Reacher pulled on it. He heard a chime deep inside the house, delayed by a second, low and polite and sonorous. Another second later a policewoman opened the door. She was small and dark and young and was in full uniform. Her gun was in its holster. But the holster was unsnapped, and she looked to be fully on the ball. Women officers in the house, Peterson had said, the best we’ve got, minimum of four at all times, two awake, two asleep.

  The woman asked, ‘Are you Reacher?’

  Reacher nodded.

  ‘Come on in.’

  The hallway was dark and panelled and fairly magnificent. There were oil paintings on the walls. Ahead was a substantial staircase that rose out of sight. All around were closed doors, maybe chestnut, each of them polished to a shine by a century of labour. There was a large Persian carpet. There were antiquated steam radiators connected with fat pipes. The radiators were working. The room was warm. There was a bentwood hat stand, loaded down with four new police-issue winter parkas. Reacher shrugged off his unzipped coat and hung it on a spare peg. It looked like he felt, an old battered item surrounded by current models.

  The woman cop said, ‘Mrs Salter is in the library. She’s expecting you.’

  Reacher said, ‘Which one is the library?’

  ‘Follow me.’ The cop stepped ahead like a butler. Reacher followed her to a door on the left. She knocked and entered. The library was a large square room with a high ceiling. It had a fireplace and a pair of glass doors to the garden. Everything else was books on shelves, thousands of them. There was a second woman cop in front of the glass doors. She was standing easy with her hands folded behind her back, looking outward. She didn’t move. Just glanced back, got a nod from her partner, and looked away again.

  There was an older woman in an armchair. Mrs Salter, presumably. The retired teacher. The librarian. The witness. She looked at Reacher and smiled politely.

  She said, ‘I was just about to take some lunch. Would you care to join me?’

  Five to one in the afternoon.

  Thirty-nine hours to go.


  JANET SALTER PREPARED THE LUNCH HERSELF. REACHER WATCHED her do it. He sat in a spacious kitchen while she moved from refrigerator to counter to stove to sink. The impression he had formed from Peterson’s casual description did not match the reality. She was more than seventy years old, for sure, grey-haired, not tall, not short, not fat, not thin, and she certainly looked kind and not in the least forbidding, but as well as all of that she was ramrod straight and her bearing was vaguely aristocratic. She looked like a person used to respect and obedience, possibly from a large and important staff. And Reacher doubted that she was a real grandmother. She wore no wedding band and the house looked like no children had set foot in it for at least fifty years.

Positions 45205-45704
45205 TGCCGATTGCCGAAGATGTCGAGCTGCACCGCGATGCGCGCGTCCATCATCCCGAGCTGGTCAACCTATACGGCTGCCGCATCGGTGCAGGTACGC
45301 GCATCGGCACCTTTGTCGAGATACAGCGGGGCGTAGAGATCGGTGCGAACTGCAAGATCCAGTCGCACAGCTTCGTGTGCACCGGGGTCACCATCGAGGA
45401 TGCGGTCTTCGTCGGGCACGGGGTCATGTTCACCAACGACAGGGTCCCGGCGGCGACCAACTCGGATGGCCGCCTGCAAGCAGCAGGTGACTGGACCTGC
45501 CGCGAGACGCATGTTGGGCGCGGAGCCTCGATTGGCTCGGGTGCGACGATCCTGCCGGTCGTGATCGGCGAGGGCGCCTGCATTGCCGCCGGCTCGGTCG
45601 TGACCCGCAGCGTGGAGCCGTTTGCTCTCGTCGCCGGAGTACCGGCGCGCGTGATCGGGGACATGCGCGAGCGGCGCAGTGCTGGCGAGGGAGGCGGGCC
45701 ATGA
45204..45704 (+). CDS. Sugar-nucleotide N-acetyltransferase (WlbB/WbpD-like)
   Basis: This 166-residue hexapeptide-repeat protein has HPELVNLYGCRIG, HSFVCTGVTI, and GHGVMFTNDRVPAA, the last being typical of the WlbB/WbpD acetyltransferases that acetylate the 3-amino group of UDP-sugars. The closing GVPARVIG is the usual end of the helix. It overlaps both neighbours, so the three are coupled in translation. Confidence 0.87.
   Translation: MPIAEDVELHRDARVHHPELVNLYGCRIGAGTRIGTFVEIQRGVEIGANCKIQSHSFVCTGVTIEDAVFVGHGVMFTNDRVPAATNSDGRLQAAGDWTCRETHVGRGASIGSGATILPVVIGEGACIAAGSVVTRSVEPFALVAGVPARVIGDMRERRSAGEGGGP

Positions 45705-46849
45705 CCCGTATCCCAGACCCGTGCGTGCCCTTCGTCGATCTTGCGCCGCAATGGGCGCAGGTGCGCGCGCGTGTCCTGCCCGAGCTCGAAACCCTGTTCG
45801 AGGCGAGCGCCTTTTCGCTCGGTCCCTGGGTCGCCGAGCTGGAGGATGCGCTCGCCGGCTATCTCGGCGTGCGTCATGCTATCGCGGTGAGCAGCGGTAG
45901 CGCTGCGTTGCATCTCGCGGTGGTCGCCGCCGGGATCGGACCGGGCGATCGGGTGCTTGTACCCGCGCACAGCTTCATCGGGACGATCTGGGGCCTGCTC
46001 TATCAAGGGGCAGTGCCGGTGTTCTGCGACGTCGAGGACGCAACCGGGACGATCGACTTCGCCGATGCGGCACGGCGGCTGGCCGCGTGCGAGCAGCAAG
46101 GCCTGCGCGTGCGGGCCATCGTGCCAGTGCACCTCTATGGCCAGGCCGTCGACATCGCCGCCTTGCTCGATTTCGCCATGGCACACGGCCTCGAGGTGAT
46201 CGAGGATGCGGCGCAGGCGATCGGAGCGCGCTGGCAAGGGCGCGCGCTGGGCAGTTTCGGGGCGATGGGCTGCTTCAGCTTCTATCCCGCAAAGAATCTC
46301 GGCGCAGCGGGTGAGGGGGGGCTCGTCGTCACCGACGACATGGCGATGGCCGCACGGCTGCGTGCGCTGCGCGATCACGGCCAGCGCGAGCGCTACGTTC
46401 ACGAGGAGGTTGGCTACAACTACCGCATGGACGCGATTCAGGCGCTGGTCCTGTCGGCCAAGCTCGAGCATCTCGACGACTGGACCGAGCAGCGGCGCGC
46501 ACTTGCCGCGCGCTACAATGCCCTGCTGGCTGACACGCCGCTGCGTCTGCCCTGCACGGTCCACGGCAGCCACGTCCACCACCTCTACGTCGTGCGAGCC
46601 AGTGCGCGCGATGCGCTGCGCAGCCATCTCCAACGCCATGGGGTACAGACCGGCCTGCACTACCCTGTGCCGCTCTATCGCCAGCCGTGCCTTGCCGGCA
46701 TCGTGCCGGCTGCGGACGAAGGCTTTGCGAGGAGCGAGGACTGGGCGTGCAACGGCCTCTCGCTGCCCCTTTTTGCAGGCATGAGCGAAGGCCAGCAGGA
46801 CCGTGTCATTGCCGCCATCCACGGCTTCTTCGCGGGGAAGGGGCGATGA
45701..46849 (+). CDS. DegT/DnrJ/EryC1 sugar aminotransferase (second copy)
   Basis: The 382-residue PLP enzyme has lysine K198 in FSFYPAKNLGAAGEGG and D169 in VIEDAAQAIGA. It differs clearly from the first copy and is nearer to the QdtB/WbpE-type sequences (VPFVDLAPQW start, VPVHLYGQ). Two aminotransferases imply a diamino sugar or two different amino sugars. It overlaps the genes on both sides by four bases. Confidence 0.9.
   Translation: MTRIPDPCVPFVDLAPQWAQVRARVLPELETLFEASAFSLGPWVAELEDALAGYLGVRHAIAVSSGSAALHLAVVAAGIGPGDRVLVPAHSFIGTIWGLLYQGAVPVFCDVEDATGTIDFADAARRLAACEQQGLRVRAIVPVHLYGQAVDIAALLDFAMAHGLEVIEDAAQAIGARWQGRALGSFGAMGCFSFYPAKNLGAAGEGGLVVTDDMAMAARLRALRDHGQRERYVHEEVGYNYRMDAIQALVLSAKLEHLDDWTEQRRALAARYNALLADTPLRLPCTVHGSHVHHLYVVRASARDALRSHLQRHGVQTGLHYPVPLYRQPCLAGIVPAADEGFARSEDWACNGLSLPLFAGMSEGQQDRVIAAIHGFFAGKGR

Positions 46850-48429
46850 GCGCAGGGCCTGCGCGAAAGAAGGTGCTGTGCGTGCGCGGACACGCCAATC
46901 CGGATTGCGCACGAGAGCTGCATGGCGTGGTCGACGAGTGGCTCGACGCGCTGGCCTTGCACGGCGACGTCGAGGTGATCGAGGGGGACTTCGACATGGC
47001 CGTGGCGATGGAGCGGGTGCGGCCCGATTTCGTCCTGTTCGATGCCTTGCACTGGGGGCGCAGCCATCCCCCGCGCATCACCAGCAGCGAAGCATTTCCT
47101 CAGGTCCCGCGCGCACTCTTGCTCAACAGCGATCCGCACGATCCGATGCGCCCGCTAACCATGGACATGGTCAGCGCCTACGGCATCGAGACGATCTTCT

She said, ‘You were one of the unfortunates on the bus.’

sp; Reacher said, ‘I think the others were more unfortunate than me.’

  ‘I volunteered this house, of course. I have plenty of space here. But Chief Holland wouldn’t hear of it. Not under the circumstances.’

  ‘I think he was wise.’

  ‘Because extra bodies in the house would have complicated his officers’ operations?’

  ‘No, because extra bodies in the house could have become collateral damage in the event of an attack.’

  ‘Well, that’s an honest answer, at least. But then, they tell me you’re an expert. You were in the army. A commanding officer, I believe.’

  ‘For a spell.’

  ‘Of an elite unit.’

  ‘So we told ourselves.’

  ‘Do you think I am wise?’ she asked. ‘Or foolish?’

  ‘Ma’am, in what respect?’

  ‘In agreeing to testify at the trial.’

  ‘It depends on what you saw.’

  ‘In what way?’

  ‘If you saw enough to nail the guy, then I think you’re doing the right thing. But if what you saw was inconclusive, then I think it’s an unnecessary risk.’

  ‘I saw what I saw. I am assured by all concerned that it was sufficient to secure a conviction. Or to nail the guy, as you put it. I saw the conversation, I saw the inspection of the goods, I saw the counting and transfer of money.’

  ‘At what distance?’

  ‘Perhaps twenty yards.’

  ‘Through a window?’

  ‘From inside the restaurant, yes.’

  ‘Was the glass clean? Steamed up?’

  ‘Yes and no.’

  ‘Direct line of sight?’



  ‘Cool and clear.’


  ‘It was the middle of the evening.’

  ‘Was the lot lit up?’


  ‘Is your eyesight OK?’

  ‘I’m a little long-sighted. I sometimes wear spectacles to read. But never otherwise.’

  ‘What were the goods?’

  ‘A brick of white powder sealed tight in a wax paper wrap. The paper was slightly yellowed with age. There was a pictorial device stencilled on it, in the form of a crown, a headband with three points, and each point had a ball on it, presumably to represent a jewel.’

  ‘You saw that from twenty yards?’

  ‘It’s a benefit of being long-sighted. And the device was large.’

  ‘No doubts whatsoever? No interpretation, no gaps, no guesswork?’


  ‘I think you’ll make a great witness.’

  She brought lunch to the table. It was a salad in a wooden bowl. The bowl was dark with age and oil, and the salad was made of leaves and vegetables of various kinds, plus tuna from a can, and hard boiled eggs that were still faintly warm. Janet Salter’s hands were small. Pale, papery skin. Trimmed nails, no jewellery at all.

  Reacher asked her, ‘How many other people were in the restaurant at the time?’

  She said, ‘Five, plus the waitress.’